write off

See also: writeoff and write-off



write off (third-person singular simple present writes off, present participle writing off, simple past wrote off, past participle written off)

  1. (accounting, transitive) To reduce the book value of (an asset) to zero.
  2. (accounting, transitive) To record (an expenditure) as an expense.
  3. (accounting, transitive) To remove a portion of a debt or an amount of an account owed, counting it as a loss (as a gesture of goodwill for example).
  4. (accounting) To record a notional expense such as amortization or depreciation.
  5. To treat as a write-off, a total loss, especially something damaged beyond economic repair.
    • 2020 May 20, “Fleet News: Collision-damaged '800' at Wolverton”, in Rail, page 25:
      The '800' received substantial collision damage, while the High Speed Train power car was written off.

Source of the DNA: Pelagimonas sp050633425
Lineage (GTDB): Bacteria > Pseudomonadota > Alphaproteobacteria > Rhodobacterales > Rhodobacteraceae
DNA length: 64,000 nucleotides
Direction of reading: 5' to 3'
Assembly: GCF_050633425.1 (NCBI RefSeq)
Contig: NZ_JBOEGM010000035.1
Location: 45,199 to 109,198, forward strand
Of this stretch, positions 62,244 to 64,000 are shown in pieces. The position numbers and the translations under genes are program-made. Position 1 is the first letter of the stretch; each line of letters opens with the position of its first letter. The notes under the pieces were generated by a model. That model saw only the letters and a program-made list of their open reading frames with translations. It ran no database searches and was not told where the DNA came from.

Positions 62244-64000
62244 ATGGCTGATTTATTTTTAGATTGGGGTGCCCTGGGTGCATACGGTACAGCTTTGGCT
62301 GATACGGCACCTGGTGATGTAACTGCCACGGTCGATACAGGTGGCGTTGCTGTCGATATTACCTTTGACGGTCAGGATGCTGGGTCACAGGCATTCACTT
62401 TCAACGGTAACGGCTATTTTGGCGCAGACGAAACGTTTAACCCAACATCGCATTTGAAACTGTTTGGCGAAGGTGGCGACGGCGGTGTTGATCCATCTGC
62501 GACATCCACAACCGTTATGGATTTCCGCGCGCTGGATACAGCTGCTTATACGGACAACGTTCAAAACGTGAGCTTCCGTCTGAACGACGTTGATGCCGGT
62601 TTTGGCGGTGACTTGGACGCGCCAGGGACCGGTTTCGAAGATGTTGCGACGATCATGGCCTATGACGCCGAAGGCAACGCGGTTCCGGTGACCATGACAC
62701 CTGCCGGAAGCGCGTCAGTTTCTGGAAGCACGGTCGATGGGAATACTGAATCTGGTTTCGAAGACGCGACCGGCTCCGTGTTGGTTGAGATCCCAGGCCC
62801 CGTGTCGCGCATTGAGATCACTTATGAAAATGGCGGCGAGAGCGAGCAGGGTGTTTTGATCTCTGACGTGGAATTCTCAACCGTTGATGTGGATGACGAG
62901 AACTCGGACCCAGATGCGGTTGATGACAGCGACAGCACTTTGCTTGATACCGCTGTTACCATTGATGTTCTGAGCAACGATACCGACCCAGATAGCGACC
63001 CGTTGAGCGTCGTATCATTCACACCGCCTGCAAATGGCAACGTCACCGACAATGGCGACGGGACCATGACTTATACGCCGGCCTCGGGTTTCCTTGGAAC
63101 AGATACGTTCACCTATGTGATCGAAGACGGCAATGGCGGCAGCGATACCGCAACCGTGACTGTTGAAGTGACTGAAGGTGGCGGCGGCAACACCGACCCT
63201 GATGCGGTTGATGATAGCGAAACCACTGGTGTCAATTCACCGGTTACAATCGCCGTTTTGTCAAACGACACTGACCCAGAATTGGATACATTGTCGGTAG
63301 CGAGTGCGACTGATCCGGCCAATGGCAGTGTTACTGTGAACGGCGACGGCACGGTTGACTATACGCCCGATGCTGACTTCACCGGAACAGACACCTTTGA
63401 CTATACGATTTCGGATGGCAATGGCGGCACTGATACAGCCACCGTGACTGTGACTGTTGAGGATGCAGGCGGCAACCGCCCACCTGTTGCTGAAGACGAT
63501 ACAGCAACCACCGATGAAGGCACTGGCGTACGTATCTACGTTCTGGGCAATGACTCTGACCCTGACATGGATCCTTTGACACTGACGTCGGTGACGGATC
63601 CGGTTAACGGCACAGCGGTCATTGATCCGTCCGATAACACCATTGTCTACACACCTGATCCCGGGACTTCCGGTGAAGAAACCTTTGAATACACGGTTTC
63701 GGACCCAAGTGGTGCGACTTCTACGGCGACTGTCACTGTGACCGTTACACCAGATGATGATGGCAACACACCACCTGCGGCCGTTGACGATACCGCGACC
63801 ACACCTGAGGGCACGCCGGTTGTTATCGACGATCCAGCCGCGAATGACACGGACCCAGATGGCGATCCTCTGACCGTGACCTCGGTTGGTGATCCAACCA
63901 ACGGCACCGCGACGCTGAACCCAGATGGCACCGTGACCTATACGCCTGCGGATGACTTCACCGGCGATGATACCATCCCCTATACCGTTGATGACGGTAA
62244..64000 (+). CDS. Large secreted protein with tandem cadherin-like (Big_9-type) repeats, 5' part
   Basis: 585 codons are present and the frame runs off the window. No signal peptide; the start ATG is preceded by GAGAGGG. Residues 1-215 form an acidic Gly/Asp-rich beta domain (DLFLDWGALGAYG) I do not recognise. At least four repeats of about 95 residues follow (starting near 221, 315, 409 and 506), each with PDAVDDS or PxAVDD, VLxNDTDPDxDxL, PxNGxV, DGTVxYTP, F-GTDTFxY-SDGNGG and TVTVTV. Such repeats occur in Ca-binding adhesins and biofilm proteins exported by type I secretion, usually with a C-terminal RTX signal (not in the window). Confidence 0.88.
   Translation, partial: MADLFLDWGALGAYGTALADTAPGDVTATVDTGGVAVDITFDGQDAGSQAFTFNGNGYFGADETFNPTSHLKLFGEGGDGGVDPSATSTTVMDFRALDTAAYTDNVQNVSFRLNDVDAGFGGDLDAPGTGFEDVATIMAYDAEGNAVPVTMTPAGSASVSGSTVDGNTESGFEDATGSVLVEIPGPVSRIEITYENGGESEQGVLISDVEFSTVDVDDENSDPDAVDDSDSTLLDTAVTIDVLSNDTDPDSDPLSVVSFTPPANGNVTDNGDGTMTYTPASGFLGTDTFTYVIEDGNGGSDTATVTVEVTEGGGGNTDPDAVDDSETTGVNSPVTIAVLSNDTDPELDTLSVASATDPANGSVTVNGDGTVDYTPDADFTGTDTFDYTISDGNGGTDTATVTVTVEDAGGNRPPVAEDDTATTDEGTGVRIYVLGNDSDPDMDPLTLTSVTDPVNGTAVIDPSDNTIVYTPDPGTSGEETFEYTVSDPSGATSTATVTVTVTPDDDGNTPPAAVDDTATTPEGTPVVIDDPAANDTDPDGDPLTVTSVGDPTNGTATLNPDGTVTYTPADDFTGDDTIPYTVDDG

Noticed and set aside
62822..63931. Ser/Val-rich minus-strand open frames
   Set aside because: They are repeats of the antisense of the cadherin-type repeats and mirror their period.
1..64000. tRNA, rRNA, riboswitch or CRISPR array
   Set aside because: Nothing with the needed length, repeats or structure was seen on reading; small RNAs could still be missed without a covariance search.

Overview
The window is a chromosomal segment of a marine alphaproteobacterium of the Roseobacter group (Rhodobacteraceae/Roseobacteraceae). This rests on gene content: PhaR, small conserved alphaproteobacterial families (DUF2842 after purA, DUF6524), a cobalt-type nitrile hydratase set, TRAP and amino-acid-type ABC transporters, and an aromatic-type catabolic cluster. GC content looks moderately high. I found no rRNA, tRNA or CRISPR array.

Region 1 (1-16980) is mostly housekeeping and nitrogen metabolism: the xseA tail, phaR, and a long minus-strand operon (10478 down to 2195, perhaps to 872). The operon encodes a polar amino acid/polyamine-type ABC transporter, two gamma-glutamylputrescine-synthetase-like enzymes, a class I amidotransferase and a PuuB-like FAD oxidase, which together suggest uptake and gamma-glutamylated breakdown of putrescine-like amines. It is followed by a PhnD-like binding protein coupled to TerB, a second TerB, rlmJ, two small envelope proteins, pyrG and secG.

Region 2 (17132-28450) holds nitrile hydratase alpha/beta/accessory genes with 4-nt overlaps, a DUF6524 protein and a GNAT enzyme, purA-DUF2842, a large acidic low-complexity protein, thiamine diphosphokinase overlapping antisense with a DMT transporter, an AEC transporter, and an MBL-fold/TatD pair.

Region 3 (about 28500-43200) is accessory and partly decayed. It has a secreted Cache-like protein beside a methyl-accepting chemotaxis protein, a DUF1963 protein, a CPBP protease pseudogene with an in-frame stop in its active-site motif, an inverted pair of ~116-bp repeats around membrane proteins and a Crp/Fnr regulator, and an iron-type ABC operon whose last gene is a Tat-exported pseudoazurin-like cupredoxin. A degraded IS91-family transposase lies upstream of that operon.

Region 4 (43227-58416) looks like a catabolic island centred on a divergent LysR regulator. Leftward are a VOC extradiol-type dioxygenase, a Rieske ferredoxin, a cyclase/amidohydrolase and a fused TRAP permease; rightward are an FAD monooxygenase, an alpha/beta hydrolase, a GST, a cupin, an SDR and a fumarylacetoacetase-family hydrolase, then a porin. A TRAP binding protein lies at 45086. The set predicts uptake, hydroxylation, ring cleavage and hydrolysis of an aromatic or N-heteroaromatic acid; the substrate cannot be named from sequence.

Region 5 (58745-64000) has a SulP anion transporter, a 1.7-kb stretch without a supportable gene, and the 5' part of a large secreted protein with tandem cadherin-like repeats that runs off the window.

6. (figuratively, transitive) To assign a low value to (something).
    When Katya was injured, he wrote off the team's chances in the finals.
    • 2015, Daniel Taylor, Manchester City’s Sergio Agüero too good for Chelsea as Diego Costa labours (in The Guardian, 16 August 2015)[1]
      They have shown their staying power before and it would be daft to write them off but it must be disturbing, nonetheless, for Mourinho that his team are five points behind already and locked in a game of catch-up against the side that has just subjected them to a rare, old-fashioned beating.